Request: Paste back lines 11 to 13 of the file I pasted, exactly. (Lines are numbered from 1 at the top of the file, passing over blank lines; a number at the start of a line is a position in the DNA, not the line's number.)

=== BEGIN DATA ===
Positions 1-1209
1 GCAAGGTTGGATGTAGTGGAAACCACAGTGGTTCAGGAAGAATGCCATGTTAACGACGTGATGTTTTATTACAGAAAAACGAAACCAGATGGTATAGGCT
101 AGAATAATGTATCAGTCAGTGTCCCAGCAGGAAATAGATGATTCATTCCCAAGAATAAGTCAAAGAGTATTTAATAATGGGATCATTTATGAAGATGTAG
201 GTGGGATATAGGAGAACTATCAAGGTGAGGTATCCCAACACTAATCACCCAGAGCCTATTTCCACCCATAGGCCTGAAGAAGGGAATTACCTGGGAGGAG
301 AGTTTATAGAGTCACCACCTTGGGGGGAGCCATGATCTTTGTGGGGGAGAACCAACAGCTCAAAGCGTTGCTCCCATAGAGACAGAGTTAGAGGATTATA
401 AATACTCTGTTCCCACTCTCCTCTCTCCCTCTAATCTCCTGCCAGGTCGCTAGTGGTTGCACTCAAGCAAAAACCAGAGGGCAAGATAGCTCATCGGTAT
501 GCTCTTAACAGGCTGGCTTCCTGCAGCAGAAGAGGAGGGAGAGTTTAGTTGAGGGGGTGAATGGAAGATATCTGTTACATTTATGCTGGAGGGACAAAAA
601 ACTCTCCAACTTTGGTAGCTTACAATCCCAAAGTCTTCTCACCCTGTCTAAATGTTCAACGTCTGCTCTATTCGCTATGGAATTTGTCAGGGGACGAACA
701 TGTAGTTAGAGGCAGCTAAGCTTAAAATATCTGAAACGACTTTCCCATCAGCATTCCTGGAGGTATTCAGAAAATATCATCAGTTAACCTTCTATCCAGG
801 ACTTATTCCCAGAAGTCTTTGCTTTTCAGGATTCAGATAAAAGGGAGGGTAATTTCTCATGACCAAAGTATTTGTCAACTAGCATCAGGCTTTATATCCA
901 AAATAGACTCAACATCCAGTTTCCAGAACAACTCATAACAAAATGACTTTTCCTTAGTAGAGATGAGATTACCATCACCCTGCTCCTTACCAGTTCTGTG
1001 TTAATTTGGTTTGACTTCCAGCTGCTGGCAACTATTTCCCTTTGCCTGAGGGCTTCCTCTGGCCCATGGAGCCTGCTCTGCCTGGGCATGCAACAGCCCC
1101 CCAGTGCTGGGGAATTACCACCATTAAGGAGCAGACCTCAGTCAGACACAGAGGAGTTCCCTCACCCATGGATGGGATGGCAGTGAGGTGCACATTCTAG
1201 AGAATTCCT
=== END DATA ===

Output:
901 AAATAGACTCAACATCCAGTTTCCAGAACAACTCATAACAAAATGACTTTTCCTTAGTAGAGATGAGATTACCATCACCCTGCTCCTTACCAGTTCTGTG
1001 TTAATTTGGTTTGACTTCCAGCTGCTGGCAACTATTTCCCTTTGCCTGAGGGCTTCCTCTGGCCCATGGAGCCTGCTCTGCCTGGGCATGCAACAGCCCC
1101 CCAGTGCTGGGGAATTACCACCATTAAGGAGCAGACCTCAGTCAGACACAGAGGAGTTCCCTCACCCATGGATGGGATGGCAGTGAGGTGCACATTCTAG